Emerging Issues in Older HIV-Positive People
As people age they become at heightened risk for many health issues. As HIV-positive people survive longer, preventing and treating age-related health issues will become more important.
Researchers at major medical centres in France compared health-related information from more than 13,000 HIV-positive people, some of whom were more than 75 years old. They found that some older people had a statistically significant increase in many age-related complications, in some cases, multiple complications. Consequently, the researchers called for programs to screen HIV-positive people for these conditions so they can be prevented and treated in their early stages. They also recommended collaboration among specialists caring for this population.
Researchers extracted information from a database called Dat'AIDS, which has enrolled nearly 44,000 HIV-positive participants, and selected two groups that they described as follows:
The average profile of the elderly participants upon entering Dat'AIDS was as follows:
The average profile of the geriatric participants upon entering the study was as follows:
The distribution of age-associated illnesses between the two groups of participants was as follows:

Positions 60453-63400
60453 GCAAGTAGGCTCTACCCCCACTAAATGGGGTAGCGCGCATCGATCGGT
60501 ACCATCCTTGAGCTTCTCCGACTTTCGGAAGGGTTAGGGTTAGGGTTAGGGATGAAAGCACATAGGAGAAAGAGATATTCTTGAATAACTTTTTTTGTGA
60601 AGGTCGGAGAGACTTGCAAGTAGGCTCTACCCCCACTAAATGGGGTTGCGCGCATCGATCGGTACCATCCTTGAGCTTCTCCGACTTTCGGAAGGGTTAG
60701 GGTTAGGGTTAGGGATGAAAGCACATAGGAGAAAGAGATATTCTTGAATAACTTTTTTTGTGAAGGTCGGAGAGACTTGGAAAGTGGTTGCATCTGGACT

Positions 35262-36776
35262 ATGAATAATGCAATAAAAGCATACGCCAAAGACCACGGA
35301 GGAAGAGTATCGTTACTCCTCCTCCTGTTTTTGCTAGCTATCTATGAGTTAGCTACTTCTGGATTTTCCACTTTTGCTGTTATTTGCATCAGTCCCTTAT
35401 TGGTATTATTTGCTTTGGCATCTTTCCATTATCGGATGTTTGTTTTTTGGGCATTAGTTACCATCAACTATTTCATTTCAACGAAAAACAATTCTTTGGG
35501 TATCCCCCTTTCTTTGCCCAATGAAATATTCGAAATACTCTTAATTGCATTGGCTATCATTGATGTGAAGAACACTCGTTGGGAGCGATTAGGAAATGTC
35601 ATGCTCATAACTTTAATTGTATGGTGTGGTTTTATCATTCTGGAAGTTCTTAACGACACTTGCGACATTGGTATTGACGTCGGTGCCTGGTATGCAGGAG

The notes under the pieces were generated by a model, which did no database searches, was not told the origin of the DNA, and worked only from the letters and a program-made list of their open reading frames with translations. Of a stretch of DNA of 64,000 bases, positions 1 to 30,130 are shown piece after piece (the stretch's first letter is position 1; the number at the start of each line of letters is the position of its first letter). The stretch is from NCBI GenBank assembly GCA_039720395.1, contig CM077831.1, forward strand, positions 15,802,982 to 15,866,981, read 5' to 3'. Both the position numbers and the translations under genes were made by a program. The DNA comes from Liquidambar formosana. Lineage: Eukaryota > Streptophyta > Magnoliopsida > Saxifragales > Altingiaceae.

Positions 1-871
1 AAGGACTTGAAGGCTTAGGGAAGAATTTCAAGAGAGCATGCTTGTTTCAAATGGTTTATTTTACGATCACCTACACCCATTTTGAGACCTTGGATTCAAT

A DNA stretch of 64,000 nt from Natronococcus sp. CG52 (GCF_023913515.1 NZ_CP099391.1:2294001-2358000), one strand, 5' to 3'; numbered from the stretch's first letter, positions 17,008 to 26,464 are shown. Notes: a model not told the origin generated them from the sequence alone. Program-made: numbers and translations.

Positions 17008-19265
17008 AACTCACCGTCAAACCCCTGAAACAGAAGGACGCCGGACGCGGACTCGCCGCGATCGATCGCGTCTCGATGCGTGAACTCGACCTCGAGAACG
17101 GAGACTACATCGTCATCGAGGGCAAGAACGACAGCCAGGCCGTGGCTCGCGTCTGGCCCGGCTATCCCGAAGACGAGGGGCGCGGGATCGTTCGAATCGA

Type 2 diabetes
Higher-than-normal blood pressure
Cardiovascular disease (except stroke)
Cancer (unrelated to HIV infection)
Severe kidney dysfunction
Liver injury arising from hepatitis
Readers can see that nearly all conditions were more common in geriatric people, with the exception of depression and liver injury.
The proportion of participants having two or more age-related complications was increased among the geriatric participants as follows:
One age-related condition
Two or three age-related conditions
Four or more age-related conditions
Bear in Mind
In both groups of participants, there were high rates of what researchers call "virological success" -- having a viral load less than 50 copies/mL because of ART. Furthermore, CD4+ cell counts were around 500 cells/mm3 in both sets of participants.
However, people aged 76 and older were more likely to have age-related health issues.
The researchers recommended that clinics prioritize screening for and treatment of age-related conditions, especially those that affect the following organ-systems:
The researchers also cautioned doctors to be aware of the potential for older patients taking multiple medicines, as this may cause unexpected interactions.
The researchers encouraged doctors and nurses to incorporate assessments of geriatric conditions and, when necessary, interventions for those conditions into regular care.
They also would like to see more collaboration among HIV specialists, family doctors and geriatric specialists to help deal with the issue of age-related conditions among aging HIV-positive patients.
Allavena C, Bernaud C, Lariven S, et al. Aging with HIV: emerging importance of chronic comorbidities in patients over 75. Conference on Retroviruses and Opportunistic Infections, 22-25 February 2016, Boston, MA. Abstract 709.
This article was provided by Canadian AIDS Treatment Information Exchange. It is a part of the publication TreatmentUpdate. Visit CATIE's Web site to find out more about their activities, publications and services.
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